Inspiring List of Low Cholesterol Foods: Daily Guidelines and a Delicious Low Cholesterol Menu
Having a handy list of low cholesterol foods is always useful when you are on a diet.
In this cholesterol article you’ll get:
- Daily guidelines for recommended cholesterol intake!
- A long list of low cholesterol foods!
- A practical, delicious menu for a low cholesterol food day!
Whether or not you are on a low cholesterol diet, it still makes sense that low cholesterol food and cholesterol lowering foods should make up the bulk of your daily nutritional intake.
At first glance you may think that low cholesterol foods and cholesterol lowering foods are interchangeable, but they aren’t.
Low cholesterol foods arenot the same as cholesterol lowering foods.
You can have low cholesterol foods that are also cholesterol lowering.
But remember, not all low cholesterol foods will lower cholesterol.
And, always be on your guard. For a food to be truly low cholesterol it must contain less than 20mg of cholesterol per serving, sometimes food labels can be a bit misleading.
Make sure you know what a “serving” equates to – one, two, three biscuits?
Or perhaps it’s 100g or 200g, maybe (if you’re lucky!) it’s the whole packet.
If you are unsure whether a food is OK to go ahead and eat, then check your list of low cholesterol foods before you put it in your mouth!
Finding a Balance without Obsessing Is the Key to Long Term Health
If all you ever ate were foods that lowered your cholesterol then your diet would very soon become boring and difficult to stick to.
That’s not to say it would be impossible, but the balance would be all wrong.
It’s as important to have a healthy, balanced diet as it is to have a cholesterol lowering one.
Without the recommended daily amounts of vitamins, minerals and anti-oxidants your body will not be working at its optimum level. Having a healthy heart is top of the agenda, but you have to make sure you have a healthy body as well to go with it so you can enjoy life to the full!
200mg of Cholesterol a Day: Daily Guidelines for Cholesterol Intake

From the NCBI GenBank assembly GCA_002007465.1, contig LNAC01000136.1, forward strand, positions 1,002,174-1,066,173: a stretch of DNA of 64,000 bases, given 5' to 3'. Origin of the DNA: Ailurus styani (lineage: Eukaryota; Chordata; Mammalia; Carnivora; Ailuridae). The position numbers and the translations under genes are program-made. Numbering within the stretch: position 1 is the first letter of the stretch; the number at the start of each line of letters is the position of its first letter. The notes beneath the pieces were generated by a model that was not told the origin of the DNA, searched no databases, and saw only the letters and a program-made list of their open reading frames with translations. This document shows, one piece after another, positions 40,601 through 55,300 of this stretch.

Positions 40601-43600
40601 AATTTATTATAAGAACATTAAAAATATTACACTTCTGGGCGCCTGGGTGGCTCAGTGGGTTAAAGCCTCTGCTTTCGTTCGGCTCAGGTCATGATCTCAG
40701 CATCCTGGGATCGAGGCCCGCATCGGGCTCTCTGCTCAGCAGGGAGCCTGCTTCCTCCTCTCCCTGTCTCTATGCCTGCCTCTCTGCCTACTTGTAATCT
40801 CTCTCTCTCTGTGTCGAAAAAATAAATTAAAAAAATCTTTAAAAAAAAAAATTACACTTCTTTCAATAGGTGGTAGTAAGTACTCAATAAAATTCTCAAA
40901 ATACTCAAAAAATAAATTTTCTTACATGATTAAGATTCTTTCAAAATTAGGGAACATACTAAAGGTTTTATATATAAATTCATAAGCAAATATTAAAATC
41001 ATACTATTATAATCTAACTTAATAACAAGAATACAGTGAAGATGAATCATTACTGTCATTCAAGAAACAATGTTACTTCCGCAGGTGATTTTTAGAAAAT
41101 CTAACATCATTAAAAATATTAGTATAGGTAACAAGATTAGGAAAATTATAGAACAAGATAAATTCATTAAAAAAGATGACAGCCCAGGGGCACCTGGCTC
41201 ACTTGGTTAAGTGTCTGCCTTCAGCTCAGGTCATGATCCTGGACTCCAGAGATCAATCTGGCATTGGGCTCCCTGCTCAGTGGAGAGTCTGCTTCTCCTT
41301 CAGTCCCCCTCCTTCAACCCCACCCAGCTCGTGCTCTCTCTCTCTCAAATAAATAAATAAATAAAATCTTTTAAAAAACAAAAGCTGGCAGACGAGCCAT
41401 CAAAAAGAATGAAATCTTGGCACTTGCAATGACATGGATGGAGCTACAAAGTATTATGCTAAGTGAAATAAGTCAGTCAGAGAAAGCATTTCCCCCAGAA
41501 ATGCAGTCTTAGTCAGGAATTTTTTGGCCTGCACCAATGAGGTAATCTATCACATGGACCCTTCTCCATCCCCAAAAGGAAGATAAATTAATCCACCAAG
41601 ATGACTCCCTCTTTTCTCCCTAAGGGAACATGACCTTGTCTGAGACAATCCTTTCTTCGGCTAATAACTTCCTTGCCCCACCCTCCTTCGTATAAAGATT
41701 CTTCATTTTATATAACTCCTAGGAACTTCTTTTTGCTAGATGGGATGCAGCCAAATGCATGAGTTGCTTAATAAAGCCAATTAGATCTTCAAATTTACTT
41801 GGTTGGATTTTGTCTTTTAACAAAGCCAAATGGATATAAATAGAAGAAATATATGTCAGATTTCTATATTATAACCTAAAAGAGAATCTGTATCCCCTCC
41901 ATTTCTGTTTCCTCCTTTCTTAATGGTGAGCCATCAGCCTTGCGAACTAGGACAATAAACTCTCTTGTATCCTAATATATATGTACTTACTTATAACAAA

The National Heart, Lung and Blood Institute’s National Cholesterol Education Program (US Department of Health & Human Services – NHLBI) recommends that you should have no more than 200mg of cholesterol per day if you are trying to lower your cholesterol levels.
In a normal healthy person this can be increased to anything up to 300mg per day. But what does 200mg of cholesterol look like on your plate?
The following three common foods all contain over 200mg of cholesterol, so just a portion of these will blow your recommended daily allowance through the roof.
– Two waffles = 204mg
– One large egg (yolk only) = 213mg
– One slice of quiche Lorraine = 285mg
Or how about…
One 4oz cheeseburger with a large shake on the side? This is just under 200mg. So it doesn’t leave a lot else left for the rest of the day, does it?
It puts it into perspective though, doesn’t it?
It can be so easy to have a high cholesterol meal without even thinking twice about it. So what should you be eating instead?
Use this list of low cholesterol foods to help plan your meals.
Unprocessed Foods – The Good Guys – Eat More of These!
Generally speaking, unprocessed or whole foods are low in cholesterol.
And, if you want to break the list of low cholesterol foods down even further, then non-animal based unprocessed foods are the ones you should be aiming for as the largest pile on your plate.
The Low Cholesterol Food Pyramid
How to Load-Up Your Plate Using the List of Low Cholesterol Foods
If you are finding it difficult to picture the balance of foods you should be eating, then try to imagine that your daily intake of food is represented by a pyramid.
At the bottom of a pyramid you have the largest area of stones. This is so it forms a solid supportive base to hold up the rest of the pyramid above it.